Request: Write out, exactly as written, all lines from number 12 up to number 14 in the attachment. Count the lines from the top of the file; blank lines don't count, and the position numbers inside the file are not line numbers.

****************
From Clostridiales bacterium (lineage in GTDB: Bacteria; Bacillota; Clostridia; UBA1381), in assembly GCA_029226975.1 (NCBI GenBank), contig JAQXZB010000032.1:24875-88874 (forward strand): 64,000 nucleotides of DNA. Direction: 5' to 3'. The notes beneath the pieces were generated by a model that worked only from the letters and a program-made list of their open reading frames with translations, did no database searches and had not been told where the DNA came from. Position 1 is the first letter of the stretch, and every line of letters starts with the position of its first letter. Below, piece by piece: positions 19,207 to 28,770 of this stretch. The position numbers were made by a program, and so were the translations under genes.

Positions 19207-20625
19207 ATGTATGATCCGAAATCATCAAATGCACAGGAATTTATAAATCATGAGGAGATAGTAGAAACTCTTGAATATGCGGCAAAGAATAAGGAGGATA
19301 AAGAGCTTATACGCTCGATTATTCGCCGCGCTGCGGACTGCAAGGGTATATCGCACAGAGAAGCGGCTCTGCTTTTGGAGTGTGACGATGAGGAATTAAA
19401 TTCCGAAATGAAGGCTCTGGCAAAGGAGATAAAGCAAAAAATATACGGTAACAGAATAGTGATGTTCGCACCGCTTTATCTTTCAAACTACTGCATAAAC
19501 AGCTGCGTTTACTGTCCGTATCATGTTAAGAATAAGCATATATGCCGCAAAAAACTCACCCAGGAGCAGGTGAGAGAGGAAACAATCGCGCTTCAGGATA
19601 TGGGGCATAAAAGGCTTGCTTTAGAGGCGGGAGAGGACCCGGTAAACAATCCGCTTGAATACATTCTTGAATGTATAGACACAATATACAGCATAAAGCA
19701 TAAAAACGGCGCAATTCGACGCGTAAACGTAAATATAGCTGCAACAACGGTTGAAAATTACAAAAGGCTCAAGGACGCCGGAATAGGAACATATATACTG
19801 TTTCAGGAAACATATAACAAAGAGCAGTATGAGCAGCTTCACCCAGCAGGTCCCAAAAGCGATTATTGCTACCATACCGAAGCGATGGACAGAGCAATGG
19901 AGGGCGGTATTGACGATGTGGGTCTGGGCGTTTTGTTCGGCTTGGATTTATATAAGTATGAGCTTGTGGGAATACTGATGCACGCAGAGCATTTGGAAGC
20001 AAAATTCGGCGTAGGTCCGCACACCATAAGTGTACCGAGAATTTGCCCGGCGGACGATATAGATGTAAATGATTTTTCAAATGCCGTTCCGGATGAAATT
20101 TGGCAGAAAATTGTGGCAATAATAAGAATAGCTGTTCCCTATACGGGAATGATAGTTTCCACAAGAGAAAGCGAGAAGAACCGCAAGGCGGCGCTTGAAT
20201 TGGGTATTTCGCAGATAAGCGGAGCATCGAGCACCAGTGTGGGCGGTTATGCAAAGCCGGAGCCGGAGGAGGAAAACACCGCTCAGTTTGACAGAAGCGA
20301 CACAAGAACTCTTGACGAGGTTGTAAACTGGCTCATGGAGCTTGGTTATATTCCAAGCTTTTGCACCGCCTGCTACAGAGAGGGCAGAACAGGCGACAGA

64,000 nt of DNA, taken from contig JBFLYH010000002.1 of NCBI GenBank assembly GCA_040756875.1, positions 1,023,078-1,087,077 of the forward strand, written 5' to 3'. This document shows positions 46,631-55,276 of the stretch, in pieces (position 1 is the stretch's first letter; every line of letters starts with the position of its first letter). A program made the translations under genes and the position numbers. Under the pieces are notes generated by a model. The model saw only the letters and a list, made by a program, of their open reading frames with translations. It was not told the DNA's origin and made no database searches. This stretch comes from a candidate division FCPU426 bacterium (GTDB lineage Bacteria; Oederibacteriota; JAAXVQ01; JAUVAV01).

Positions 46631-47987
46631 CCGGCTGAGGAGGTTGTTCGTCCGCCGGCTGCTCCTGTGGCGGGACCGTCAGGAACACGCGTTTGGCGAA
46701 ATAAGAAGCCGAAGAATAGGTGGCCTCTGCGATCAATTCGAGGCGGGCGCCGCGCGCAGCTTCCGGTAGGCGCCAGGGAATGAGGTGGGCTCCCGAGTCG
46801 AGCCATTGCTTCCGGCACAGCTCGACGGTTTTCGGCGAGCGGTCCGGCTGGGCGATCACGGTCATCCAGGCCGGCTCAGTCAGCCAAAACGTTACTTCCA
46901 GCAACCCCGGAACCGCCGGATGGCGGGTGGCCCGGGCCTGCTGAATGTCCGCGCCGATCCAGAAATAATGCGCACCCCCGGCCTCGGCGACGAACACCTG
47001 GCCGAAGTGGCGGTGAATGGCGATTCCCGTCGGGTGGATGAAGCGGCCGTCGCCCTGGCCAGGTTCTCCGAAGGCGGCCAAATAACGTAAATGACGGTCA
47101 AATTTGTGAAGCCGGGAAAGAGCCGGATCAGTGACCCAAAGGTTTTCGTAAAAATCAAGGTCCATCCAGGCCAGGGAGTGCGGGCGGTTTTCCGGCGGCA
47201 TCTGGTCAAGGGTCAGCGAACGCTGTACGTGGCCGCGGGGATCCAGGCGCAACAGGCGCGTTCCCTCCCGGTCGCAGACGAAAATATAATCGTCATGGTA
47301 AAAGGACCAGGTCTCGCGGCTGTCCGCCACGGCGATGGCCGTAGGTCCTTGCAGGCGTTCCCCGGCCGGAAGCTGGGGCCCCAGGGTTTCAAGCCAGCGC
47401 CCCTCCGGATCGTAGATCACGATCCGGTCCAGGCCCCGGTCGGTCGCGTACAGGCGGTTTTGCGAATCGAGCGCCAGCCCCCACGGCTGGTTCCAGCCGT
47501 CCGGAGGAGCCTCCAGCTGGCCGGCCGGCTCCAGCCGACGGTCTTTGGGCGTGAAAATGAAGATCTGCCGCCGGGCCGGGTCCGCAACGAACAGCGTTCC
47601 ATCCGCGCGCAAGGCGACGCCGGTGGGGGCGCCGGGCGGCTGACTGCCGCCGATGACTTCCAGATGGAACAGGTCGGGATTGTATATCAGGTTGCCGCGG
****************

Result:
20101 TGGCAGAAAATTGTGGCAATAATAAGAATAGCTGTTCCCTATACGGGAATGATAGTTTCCACAAGAGAAAGCGAGAAGAACCGCAAGGCGGCGCTTGAAT
20201 TGGGTATTTCGCAGATAAGCGGAGCATCGAGCACCAGTGTGGGCGGTTATGCAAAGCCGGAGCCGGAGGAGGAAAACACCGCTCAGTTTGACAGAAGCGA
20301 CACAAGAACTCTTGACGAGGTTGTAAACTGGCTCATGGAGCTTGGTTATATTCCAAGCTTTTGCACCGCCTGCTACAGAGAGGGCAGAACAGGCGACAGA